I’ve often suspected that the finish of Hunger Dogs was a later add on rather than the original ending to the series (though I suppose what he did in the reprint series might not have been what he’d originally planned for the seventies book either). I had no idea that was the story behind it. But if Darkseid and Orion were going to wrap up before Hunger Dogs, what did Kirby have in mind for the graphic novel?

I think they still would have died in Hunger Dogs proper, but it was more a matter of the original Kirby/Royer #12 story leading into the story in Hunger Dogs where they would die. When DC said, “No, you can’t kill them,” then suddenly the story leading INTO Hunger Dogs was now also useless. So they then took the story that they had done leading into Hunger Dogs and re-purposed it AS Hunger Dogs (with pages added to make it make sense) and then had Kirby write/draw the new lead-in.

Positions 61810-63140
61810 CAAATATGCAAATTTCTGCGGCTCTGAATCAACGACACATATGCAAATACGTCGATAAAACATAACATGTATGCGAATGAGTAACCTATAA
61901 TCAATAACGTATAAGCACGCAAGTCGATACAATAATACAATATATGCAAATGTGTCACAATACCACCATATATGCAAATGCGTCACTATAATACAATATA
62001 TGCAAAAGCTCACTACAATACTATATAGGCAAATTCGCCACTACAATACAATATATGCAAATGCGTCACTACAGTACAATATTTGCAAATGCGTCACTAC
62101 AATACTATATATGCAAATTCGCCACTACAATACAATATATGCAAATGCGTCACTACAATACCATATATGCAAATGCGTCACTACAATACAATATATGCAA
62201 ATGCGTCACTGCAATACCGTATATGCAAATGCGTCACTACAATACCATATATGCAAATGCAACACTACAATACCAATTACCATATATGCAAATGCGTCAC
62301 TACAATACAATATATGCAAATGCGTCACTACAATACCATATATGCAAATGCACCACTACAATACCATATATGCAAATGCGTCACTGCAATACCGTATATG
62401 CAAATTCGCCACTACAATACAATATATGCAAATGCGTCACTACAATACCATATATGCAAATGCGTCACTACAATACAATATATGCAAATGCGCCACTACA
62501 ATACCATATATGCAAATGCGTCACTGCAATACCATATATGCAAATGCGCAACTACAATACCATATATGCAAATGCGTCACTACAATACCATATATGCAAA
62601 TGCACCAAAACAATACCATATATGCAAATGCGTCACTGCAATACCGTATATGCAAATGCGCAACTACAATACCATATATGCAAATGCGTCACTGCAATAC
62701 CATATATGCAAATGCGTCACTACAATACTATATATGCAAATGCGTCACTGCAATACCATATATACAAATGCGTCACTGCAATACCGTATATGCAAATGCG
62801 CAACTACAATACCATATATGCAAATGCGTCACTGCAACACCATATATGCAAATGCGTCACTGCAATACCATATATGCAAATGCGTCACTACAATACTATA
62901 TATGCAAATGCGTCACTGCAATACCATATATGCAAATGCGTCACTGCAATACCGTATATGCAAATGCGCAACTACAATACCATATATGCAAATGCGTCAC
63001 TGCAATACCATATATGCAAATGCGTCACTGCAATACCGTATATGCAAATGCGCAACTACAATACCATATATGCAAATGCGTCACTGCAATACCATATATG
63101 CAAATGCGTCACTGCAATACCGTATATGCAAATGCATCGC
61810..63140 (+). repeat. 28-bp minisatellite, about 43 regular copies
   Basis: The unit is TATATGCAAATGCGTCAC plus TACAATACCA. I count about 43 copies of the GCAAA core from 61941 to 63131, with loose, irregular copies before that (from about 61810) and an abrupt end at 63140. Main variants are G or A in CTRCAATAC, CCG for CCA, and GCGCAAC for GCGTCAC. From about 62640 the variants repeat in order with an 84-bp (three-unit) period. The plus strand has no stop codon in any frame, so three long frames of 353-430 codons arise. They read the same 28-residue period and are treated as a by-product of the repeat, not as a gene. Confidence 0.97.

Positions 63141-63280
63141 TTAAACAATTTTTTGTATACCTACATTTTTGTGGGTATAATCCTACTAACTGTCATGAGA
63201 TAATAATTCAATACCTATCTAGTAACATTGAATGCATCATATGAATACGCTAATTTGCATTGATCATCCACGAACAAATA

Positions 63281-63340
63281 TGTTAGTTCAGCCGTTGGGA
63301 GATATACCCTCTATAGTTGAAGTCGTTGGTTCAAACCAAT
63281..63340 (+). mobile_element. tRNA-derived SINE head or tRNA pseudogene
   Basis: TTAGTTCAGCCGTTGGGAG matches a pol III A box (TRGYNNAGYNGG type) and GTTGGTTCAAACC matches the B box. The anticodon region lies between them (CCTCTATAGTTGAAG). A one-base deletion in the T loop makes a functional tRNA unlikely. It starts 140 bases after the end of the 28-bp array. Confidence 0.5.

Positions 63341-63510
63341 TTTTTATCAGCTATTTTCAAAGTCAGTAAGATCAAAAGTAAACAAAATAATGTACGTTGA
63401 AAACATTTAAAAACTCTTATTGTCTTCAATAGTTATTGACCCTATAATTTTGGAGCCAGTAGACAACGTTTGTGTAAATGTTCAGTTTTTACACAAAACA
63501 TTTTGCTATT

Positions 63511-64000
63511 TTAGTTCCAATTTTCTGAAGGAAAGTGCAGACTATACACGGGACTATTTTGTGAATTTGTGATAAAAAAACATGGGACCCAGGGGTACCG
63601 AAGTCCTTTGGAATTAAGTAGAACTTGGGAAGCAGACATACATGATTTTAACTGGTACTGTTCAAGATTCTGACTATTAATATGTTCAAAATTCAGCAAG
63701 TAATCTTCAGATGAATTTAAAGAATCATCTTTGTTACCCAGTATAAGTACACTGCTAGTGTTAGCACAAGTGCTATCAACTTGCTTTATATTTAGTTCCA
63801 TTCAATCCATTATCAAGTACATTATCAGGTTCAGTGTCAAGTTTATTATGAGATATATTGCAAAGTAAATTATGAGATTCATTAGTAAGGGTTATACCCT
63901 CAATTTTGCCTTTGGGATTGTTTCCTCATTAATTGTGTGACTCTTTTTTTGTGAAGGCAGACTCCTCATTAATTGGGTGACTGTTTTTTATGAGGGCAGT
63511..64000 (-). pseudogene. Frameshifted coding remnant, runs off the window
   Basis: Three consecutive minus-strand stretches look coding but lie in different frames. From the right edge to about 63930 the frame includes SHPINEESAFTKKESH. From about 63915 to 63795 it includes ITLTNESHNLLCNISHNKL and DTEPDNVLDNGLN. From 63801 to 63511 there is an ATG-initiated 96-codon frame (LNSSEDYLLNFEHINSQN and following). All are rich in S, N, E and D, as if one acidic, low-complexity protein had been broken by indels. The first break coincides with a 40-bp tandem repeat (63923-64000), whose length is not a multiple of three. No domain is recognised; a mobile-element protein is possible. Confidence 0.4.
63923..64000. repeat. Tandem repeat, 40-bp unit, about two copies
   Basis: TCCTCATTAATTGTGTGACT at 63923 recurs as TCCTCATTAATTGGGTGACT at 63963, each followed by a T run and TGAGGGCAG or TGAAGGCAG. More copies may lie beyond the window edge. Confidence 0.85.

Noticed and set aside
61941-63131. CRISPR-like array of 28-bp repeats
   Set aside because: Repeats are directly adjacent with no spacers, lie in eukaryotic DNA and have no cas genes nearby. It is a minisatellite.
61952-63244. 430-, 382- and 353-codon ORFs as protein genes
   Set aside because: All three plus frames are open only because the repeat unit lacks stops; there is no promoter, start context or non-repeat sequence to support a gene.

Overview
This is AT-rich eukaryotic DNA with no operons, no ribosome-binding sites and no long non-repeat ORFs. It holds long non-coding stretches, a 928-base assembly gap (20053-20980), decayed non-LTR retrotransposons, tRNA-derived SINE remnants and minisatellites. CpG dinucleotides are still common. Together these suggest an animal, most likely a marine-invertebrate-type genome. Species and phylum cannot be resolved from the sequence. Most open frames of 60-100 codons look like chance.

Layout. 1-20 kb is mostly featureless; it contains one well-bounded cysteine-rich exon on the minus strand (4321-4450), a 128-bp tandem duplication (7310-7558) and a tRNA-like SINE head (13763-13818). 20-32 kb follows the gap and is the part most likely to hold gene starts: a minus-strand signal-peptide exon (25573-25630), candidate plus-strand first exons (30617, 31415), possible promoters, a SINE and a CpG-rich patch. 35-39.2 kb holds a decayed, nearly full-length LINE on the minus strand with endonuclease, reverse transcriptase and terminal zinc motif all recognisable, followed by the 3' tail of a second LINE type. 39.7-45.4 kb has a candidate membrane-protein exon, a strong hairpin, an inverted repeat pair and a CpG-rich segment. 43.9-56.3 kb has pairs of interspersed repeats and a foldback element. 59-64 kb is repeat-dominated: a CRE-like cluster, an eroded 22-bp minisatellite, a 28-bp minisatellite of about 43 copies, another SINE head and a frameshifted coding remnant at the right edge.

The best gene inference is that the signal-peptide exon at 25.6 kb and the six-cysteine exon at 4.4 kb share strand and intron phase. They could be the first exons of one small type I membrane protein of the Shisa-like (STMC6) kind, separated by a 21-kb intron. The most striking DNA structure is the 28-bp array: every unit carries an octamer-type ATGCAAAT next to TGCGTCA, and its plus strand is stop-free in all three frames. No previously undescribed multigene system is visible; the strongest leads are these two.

In other words, I don’t believe Kirby and Royer ever actually got to the point where they physically drew the death of Darkseid and Orion. Royer just recalls the plot for the original story that he never got a chance to actually ink (also, Royer left the project when #12 was squelched).

I’ll edit the piece to make that clearer.

Anyone read Kirby’s Super Powers series? It feels like he wrote it right after he was told that he could not kill off Orion and Darksied. Check it out. It is strangely gripping, especially the last story, which really really really feels like something that should’ve went into Hunger Dogs.